Director: Walter Salles
Writer: Jose Rivera (screenplay), Jack Kerouac (novel)
Stars: Sam Riley, Garrett Hedlund, Kristen Stewart, Viggo Mortensen
Release date: October 12th, 2012
Distributor: IFC Films
Countries: USA, France, UK, Brazil, Canada
Running time: 137 minutes
Best part: Eric Gautier’s cinematography.
Worst part: Sam Riley’s subdued performance.
For any writer, the most daunting experience is sitting in front of the blank page, wishing for your greatest work to be expelled from your mind and onto the canvas. On The Road reminds us however that our characteristics and experiences are what inspire some of our most creative ideas and endeavours. Based on one of the most popular books of its time, the film adaptation is a cool and viscerally enjoyable ride. Taking a more traditional approach for a road trip story, the film takes the beautiful and poignant scenic route, slowing down long enough to enjoy the ride through America’s forgotten landscapes.
Author Jack Kerouac based the book on his own experiences in the time of the Beat generation of the late 1940s and early 50s. Representing Kerouac, Sal (Sam Riley) is struggling to let go of writer’s block. Coping with the sudden death of his father, Sal wanders lazily through New York City searching for ideas, before he is introduced to to womaniser and drug addict Dean Moriarty (Garrett Hedlund). They instantly connect, becoming great friends while falling into the life of sex, drugs and smooth jazz music. Eager to learn about the heartland of America, they, along with several other colourful characters, travel across America in search of greater temptations and Sal’s next great story.
This once seemingly ‘unfilmable’ novel has been re-created as a touching, fun yet confronting character study. South American director Walter Salles (The Motorcycle Diaries) has mixed an American road story with a taste for his home continent’s cinema. On the Road is an important discussion of freedom and liberty. Everyone in this time was free to taste, play and screw anyone and anything, letting go of personal and societal demons. We however are only introduced to one narrow side of this problematic time in American history. Salles’ discusses race, class, sexual orientation and femininity, without capturing the social and political attitudes of the time, and the consequences of questionable actions. Creating several vibrant drug trip sequences throughout the film, Salles is determined to immerse the viewer in the dirty yet delectable world he has re-created. Much like My Own Private Idaho and Into the Wild, what makes the large American setting whole are its inhabitants. On The Road is filled with a collection of strange characters, expressing their dreams and desires with the funky bunch of travellers. The acclaimed cast grows with every place Sal becomes a part of, capturing a truly engaging and unseen America. Character actors including Terence Howard, Steve Buscemi, Amy Adams, Alice Braga, Kirsten Dunst and Viggo Mortensen provide charismatic performances in small yet thematically important roles. Homo-eroticism and sex however are the most important interactions on this journey, as each friend subtly expresses their undying love for both each other and a seemingly lawless world.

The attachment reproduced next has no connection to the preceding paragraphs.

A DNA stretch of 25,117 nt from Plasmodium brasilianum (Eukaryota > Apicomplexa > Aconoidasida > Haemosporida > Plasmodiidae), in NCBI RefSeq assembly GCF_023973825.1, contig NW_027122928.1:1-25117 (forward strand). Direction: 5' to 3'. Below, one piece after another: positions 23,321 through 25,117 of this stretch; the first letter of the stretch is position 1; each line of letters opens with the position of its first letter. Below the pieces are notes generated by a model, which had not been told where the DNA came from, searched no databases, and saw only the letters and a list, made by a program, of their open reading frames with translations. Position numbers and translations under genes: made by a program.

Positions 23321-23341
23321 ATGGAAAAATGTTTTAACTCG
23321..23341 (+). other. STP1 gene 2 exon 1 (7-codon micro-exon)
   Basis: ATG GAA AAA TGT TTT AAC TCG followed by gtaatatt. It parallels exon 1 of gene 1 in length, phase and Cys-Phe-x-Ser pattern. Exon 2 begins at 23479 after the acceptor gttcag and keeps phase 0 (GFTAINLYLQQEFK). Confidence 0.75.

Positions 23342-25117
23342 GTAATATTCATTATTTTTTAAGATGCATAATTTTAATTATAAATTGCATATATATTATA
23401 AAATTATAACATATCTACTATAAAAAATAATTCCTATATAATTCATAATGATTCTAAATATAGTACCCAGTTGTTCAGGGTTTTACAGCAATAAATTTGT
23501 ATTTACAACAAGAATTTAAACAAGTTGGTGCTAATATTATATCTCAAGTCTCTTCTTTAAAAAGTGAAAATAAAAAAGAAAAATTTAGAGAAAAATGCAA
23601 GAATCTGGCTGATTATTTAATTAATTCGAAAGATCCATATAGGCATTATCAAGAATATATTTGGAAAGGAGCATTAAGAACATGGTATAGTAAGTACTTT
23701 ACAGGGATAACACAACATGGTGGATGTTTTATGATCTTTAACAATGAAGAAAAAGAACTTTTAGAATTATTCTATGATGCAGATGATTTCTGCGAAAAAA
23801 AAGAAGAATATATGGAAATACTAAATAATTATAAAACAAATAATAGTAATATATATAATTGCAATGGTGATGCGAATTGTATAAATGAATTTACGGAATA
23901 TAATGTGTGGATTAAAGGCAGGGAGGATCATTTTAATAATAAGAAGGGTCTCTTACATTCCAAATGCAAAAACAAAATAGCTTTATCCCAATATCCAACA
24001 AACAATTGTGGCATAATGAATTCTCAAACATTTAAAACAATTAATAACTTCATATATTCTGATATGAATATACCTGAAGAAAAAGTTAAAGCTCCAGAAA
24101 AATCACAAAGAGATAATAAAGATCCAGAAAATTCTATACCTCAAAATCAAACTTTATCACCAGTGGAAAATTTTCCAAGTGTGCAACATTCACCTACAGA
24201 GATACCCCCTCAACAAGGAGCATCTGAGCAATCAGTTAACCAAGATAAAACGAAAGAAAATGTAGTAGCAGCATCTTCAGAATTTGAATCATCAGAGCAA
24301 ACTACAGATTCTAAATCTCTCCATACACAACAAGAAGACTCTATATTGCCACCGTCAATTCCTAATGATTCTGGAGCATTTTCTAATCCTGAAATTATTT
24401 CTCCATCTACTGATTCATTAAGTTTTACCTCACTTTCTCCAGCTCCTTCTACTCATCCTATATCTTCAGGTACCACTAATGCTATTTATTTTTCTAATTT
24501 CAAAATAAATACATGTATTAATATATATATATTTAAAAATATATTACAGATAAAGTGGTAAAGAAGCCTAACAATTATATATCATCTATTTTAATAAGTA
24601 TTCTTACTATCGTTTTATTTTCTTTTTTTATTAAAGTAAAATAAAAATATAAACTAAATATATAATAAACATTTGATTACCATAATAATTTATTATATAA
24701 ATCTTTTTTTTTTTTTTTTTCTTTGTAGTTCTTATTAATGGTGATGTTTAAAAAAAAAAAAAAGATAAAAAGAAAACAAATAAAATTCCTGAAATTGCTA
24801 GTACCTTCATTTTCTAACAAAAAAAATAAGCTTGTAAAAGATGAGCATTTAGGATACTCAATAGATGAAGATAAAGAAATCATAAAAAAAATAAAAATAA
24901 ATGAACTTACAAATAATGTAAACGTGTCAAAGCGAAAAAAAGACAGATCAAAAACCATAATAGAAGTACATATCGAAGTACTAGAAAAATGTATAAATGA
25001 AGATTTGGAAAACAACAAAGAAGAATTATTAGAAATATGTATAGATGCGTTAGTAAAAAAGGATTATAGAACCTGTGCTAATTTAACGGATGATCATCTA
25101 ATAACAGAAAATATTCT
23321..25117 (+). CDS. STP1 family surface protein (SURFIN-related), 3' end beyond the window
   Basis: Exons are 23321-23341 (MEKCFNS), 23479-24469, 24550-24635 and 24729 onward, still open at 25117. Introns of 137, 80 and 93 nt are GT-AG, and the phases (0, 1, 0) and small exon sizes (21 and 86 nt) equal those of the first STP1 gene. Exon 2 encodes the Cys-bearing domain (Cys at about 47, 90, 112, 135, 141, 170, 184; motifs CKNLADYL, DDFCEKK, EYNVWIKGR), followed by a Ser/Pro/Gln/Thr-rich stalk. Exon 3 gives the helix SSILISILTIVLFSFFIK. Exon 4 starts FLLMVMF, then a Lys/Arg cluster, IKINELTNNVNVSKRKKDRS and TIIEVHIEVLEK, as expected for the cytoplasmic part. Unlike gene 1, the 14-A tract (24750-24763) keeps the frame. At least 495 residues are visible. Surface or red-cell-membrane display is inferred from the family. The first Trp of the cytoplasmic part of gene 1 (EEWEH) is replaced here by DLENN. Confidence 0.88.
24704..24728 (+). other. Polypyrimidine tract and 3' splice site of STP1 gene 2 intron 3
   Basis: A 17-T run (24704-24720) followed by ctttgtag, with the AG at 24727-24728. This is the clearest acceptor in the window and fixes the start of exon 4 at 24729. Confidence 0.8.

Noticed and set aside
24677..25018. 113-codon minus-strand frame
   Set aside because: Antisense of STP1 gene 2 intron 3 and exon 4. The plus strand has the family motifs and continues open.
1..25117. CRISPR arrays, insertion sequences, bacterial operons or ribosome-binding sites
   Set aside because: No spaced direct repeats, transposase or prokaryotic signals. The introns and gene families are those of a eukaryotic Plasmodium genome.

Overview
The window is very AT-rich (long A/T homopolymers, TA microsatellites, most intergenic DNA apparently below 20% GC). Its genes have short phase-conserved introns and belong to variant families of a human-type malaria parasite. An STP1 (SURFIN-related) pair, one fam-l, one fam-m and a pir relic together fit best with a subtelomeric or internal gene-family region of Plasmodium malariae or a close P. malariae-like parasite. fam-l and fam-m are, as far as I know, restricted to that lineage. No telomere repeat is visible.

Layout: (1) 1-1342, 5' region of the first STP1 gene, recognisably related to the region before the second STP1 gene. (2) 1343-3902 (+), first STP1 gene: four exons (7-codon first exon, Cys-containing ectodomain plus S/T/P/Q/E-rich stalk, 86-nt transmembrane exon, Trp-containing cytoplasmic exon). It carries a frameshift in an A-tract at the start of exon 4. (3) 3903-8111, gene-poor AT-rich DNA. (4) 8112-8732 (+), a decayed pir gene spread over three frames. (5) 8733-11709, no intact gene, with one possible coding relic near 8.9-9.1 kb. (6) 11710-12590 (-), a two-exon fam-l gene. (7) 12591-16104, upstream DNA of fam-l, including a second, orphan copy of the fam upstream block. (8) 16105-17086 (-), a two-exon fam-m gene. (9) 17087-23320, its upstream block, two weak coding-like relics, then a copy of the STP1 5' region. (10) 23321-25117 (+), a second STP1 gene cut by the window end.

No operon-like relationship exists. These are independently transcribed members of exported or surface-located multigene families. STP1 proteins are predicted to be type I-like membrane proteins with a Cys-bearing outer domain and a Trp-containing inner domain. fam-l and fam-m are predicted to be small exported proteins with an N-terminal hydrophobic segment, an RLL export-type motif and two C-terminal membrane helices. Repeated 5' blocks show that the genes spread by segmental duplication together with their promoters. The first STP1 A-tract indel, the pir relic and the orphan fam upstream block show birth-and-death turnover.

“I really wish I could drink whiskey like a man. All these guys are like: “Hey! Do a shot!”” (Carlo Marx (Tom Sturridge), On the Road).
Despite significant chemistry between Sal and his new friends, including charismatic performances from Hedlund and Kristen Stewart as nymphomaniac and lost soul Marylou, Sal’s desire for writing his next great novel never comes across as significant or even broken to begin with. His existential troubles should have been focused on to a much greater extent, instead defining his character as a quiet and emotionless outsider. Riley’s lack of personality in the role also hinders the emotional impact needed for the contemplative character, failing to establish any concerns with the purity of the blank page. The dialogue however paints a picture of every city coming up on their map. While each character’s love for art and expression is told with distinct discourses and languages, succinctly capturing a time of freedom and rebellion in post-WWII USA. This road trip is a poetic and contemplative experience. Despite its noticeably slow pace, every city and hidden place in America is beautifully photographed. Authentically capturing every desert, mountainous and industrial area throughout the country, Sal’s pallet is provided more than many delectable ideas to create the perfect story. Tracking shots of every hazardous location place the viewer in each bump and fork in the road on their kaleidoscopic journey. Not only does Salles capture each distinct and dirty setting of the Beat generation, but the radiant Jazz and Soul score, along with many expressive and sweaty dance sequences, create a toe-tapping energy for every twist and turn on their grand adventure.
Certainly, despite Salles’ best efforts, On the Road fails to live up to Kerouac’s sterling legend. The slow pacing and jarring tonal shifts show off things that were lost in the translation. However, thanks to the performances, it still stands up on its own.